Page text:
The Washington Post
In Ethiopian leader’s new cabinet, half the ministers are women
By Paul Schemm
ADDIS ABABA, Ethiopia — Ethiopia’s reformist prime minister announced Tuesday a new cabinet that is half female, in an unprecedented push for gender parity in Africa’s second-most-populous nation.
Prime Minister Abiy Ahmed has marked his nearly seven months in office with staggering reforms for this once-authoritarian country, notably releasing thousands of political prisoners, making peace with its main enemy, Eritrea, and promising to open up the economy.
The new cabinet, which reduces ministerial positions to 20 from 28, has women in the top security posts for the first time in Ethiopia’s history. Aisha Mohammed will be in charge of defense, and Muferiat Kamil, a former parliamentary speaker, will head the newly formed Ministry of Peace.
In some ways, this could be one of the most important ministries in the government, though its name has garnered a degree of criticism on social media for its Orwellian sound. It oversees the federal police, the intelligence services and the information security agency, and it will take the lead in tackling much of the ethnic unrest that has swept the countryside since Abiy’s reforms.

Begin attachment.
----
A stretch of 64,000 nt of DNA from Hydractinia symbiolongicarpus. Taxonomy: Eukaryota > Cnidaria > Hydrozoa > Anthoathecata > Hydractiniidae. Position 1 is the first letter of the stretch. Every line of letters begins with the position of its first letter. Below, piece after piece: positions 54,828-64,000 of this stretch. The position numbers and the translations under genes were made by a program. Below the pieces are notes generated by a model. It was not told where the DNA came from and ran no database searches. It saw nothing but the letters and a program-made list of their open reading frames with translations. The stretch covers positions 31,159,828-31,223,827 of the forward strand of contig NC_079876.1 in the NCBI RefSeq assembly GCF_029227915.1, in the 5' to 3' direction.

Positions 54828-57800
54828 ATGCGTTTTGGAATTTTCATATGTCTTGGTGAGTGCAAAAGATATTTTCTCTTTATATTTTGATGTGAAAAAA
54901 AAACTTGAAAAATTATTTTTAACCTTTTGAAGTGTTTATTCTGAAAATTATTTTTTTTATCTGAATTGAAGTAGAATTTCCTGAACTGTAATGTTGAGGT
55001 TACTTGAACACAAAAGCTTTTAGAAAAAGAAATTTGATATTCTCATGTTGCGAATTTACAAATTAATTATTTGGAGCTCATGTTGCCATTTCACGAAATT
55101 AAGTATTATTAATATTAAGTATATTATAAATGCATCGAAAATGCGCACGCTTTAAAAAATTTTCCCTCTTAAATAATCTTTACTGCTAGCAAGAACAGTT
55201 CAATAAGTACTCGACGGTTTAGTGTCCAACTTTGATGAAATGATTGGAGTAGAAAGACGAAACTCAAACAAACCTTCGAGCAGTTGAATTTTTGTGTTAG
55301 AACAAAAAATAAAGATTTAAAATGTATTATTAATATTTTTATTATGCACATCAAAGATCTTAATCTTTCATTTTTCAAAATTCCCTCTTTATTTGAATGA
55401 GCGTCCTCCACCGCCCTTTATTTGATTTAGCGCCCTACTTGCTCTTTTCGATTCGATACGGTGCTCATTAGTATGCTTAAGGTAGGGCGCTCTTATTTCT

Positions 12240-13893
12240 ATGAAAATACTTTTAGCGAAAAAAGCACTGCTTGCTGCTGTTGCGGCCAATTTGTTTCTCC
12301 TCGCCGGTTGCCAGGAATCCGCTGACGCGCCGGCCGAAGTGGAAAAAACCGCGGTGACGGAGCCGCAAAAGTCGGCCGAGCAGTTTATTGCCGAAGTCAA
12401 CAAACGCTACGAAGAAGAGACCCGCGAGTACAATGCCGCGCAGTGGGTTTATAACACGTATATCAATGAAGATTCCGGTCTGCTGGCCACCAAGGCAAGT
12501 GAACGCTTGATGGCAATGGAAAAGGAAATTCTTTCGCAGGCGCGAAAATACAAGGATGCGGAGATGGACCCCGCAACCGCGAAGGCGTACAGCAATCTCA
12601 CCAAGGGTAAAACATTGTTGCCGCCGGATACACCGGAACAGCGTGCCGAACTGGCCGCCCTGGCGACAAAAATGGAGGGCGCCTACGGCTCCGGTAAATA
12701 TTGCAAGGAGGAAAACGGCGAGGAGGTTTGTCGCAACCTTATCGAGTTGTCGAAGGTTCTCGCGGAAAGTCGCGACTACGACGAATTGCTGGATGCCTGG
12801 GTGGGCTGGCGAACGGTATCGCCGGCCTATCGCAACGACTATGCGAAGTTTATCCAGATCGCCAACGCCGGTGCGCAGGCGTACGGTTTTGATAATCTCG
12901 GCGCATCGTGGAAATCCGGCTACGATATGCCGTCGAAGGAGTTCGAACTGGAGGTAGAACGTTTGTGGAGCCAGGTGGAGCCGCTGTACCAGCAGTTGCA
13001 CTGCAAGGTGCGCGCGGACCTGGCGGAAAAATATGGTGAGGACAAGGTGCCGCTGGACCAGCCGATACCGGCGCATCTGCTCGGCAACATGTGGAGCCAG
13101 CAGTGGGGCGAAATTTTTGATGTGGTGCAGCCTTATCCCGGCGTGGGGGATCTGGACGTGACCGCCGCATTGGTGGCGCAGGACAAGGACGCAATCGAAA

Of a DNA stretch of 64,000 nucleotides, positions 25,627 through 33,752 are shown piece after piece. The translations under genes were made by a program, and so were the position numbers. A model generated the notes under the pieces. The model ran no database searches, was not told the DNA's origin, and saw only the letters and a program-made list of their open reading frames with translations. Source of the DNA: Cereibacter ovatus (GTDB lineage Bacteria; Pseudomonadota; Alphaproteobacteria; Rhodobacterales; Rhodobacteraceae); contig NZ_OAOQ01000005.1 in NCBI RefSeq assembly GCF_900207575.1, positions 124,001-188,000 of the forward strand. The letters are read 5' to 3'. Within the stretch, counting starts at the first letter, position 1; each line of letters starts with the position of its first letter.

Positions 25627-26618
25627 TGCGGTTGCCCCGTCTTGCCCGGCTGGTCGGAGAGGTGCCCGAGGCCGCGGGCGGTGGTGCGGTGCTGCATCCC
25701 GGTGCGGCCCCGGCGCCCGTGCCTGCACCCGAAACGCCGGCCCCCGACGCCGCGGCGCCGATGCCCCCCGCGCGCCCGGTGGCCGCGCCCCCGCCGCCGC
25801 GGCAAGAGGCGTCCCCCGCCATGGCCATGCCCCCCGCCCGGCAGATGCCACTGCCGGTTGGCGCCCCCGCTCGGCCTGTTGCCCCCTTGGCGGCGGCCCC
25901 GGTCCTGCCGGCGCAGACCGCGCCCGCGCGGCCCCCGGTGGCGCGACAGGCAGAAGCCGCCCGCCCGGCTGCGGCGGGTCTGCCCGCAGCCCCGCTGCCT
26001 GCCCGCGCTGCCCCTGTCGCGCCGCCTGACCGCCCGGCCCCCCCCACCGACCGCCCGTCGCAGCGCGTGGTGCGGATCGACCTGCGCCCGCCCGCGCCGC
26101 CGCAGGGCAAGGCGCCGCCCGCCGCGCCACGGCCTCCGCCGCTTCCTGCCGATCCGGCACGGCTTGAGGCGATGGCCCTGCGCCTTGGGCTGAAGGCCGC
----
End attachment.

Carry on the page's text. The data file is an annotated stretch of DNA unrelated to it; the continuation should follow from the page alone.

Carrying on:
Awol Allo, an expert on Ethiopia from Britain’s Keele University, said this was especially important because the lack of gender equality is a persistent problem in the country, which has strong patriarchal traditions.
“It is a very important and progressive move on the part of the prime minister and very consistent with the transformative agendas he’s been pursuing,” he said. “I also think it sends a strong message to young Ethiopian women that one day they can take up positions in the government.”
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